This book makes a pioneering attempt to analyse the linkages between the rule of East India Company and urban environment in colonial India over more than a half-century - from 1746 to 1803 - through a study of the city of Madras (present Chennai).
The book traces urban development in colonial South India from a broad economic history point of view and with a focus on its environmental dimension, covering the period from the First Carnatic War until the 18th century by which time the English East India Company had consolidated its power. It discusses themes such as urban development; infrastructural development; housing and buildings, city and suburbs; and development of land and roads in the colonial period. Using extensive archival resources, it offers new insights on the various aspects of the shifting urban physical environment and captures the development of Madras city limits; road infrastructure, building of paved streets, whitewashed walls and compounded houses; establishment of garden houses; use of land resources; development of masonry bridges by merchants; housing problems; and the building of Fort House, Garden House, Admiralty House, Pantheon House, Custom House, etc. in Madras, to describe the impact of colonialism on urban environment.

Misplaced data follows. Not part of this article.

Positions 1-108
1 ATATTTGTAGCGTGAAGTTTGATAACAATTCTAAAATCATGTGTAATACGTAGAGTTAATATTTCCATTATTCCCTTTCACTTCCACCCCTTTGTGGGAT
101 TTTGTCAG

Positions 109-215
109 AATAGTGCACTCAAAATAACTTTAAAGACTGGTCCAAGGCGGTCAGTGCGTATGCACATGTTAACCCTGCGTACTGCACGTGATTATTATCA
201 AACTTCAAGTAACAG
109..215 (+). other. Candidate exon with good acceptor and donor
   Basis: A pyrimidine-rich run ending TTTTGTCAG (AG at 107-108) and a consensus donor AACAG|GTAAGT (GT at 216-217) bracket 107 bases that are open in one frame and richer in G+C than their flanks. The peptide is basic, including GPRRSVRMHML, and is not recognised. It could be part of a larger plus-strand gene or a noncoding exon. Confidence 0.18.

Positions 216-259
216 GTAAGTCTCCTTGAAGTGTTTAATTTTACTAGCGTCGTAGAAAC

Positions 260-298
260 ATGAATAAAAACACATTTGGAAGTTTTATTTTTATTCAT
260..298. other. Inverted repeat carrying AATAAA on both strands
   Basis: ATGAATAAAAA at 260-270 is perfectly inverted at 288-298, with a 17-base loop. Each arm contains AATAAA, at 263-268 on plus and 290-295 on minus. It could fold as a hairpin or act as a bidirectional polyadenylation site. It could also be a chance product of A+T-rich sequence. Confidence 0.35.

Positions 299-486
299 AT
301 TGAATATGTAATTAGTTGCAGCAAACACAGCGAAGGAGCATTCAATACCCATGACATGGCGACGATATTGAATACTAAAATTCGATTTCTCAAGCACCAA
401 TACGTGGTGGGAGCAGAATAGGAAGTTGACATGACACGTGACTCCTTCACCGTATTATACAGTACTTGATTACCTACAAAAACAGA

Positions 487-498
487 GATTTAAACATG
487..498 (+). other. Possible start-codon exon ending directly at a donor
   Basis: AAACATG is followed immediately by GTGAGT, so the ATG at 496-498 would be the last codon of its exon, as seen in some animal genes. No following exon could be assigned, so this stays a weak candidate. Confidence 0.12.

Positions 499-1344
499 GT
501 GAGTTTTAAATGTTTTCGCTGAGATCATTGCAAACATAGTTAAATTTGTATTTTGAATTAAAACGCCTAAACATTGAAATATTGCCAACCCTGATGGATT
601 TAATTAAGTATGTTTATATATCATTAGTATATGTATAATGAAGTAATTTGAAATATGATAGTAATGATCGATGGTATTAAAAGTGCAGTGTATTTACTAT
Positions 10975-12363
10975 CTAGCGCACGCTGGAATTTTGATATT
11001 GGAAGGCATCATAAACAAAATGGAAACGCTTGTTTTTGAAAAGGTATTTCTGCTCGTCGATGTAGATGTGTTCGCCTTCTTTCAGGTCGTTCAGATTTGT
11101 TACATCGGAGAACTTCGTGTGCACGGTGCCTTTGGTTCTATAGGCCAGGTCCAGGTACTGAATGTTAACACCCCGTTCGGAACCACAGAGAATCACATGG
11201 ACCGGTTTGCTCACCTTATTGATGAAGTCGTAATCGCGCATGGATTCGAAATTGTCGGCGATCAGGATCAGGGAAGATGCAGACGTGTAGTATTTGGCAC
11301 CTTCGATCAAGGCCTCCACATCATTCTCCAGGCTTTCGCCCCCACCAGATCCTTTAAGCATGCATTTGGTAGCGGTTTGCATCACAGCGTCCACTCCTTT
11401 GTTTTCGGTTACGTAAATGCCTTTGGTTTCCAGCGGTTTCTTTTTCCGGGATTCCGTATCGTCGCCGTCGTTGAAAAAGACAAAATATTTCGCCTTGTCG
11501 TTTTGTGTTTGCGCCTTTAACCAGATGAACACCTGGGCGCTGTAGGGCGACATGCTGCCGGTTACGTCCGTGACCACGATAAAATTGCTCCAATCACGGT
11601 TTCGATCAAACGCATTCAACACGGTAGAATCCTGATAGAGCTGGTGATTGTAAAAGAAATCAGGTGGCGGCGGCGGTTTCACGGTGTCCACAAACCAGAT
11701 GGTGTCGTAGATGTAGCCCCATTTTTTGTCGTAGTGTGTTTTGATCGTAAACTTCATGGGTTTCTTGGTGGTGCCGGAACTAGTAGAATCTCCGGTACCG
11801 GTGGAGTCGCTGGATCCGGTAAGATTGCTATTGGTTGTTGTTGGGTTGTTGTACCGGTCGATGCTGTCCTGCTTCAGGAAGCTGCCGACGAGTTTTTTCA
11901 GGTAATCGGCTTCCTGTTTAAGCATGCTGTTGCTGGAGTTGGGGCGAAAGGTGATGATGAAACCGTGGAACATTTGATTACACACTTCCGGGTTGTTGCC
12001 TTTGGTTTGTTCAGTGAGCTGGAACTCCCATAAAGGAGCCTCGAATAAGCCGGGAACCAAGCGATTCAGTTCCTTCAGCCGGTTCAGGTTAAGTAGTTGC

An important contribution to the history of urban economics and environment, this book with its lucid style and rich illustrations will be an essential read for scholars and researchers of colonial history, modern Indian history, environmental history, urban environment, urban history, political economy, urban economic history, Indian history, and South Asian studies.